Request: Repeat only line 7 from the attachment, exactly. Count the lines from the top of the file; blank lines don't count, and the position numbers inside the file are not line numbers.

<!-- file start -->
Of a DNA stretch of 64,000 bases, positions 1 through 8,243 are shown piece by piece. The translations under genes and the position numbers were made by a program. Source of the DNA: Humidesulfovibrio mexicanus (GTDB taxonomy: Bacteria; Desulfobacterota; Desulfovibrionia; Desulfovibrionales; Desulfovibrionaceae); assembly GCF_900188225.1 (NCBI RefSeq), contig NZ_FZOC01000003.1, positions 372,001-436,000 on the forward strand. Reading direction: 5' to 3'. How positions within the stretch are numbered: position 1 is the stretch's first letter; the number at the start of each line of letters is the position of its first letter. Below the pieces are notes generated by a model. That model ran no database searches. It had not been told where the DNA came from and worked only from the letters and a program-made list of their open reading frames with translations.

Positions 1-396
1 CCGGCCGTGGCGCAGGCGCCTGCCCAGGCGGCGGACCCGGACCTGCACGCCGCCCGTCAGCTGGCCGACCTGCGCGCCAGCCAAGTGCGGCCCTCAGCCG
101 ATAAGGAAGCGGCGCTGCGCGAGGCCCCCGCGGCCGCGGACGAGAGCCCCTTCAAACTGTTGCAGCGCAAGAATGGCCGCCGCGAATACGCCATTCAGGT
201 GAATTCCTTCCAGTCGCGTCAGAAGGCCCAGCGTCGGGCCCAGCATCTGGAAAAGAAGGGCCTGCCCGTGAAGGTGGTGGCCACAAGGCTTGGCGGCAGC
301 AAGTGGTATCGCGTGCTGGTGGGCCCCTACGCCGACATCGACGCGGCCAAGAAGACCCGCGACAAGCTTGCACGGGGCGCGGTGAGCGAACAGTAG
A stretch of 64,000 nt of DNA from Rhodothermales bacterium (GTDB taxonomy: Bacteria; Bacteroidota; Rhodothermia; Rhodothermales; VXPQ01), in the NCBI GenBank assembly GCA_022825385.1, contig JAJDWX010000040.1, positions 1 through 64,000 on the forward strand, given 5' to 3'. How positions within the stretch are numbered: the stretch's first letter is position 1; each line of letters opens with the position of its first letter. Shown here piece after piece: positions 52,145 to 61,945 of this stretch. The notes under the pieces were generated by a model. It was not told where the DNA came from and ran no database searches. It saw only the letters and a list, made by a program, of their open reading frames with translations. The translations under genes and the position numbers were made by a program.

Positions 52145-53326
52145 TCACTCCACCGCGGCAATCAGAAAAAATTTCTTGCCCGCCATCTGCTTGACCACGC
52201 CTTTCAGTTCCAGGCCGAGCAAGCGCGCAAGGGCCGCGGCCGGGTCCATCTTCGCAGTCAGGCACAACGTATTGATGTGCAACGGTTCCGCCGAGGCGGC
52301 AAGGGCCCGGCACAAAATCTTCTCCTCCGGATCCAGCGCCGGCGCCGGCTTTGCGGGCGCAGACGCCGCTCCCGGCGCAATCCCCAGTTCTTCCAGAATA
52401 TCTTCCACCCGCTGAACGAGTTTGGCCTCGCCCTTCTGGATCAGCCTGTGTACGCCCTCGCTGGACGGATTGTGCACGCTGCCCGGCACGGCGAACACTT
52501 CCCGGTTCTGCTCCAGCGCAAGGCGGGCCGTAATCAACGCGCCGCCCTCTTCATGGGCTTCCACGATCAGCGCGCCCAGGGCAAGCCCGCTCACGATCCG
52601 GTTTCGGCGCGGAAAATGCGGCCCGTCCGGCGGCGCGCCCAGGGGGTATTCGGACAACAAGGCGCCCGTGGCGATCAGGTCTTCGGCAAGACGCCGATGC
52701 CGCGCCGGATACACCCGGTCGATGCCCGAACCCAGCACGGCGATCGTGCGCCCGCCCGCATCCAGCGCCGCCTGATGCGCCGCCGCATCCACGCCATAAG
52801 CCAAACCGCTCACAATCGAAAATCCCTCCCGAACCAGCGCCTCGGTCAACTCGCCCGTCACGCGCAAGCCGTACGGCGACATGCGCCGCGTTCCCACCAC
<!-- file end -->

A stretch of 64,000 nt of DNA from Rhodothermales bacterium (GTDB taxonomy: Bacteria; Bacteroidota; Rhodothermia; Rhodothermales; VXPQ01), in the NCBI GenBank assembly GCA_022825385.1, contig JAJDWX010000040.1, positions 1 through 64,000 on the forward strand, given 5' to 3'. How positions within the stretch are numbered: the stretch's first letter is position 1; each line of letters opens with the position of its first letter. Shown here piece after piece: positions 52,145 to 61,945 of this stretch. The notes under the pieces were generated by a model. It was not told where the DNA came from and ran no database searches. It saw only the letters and a list, made by a program, of their open reading frames with translations. The translations under genes and the position numbers were made by a program.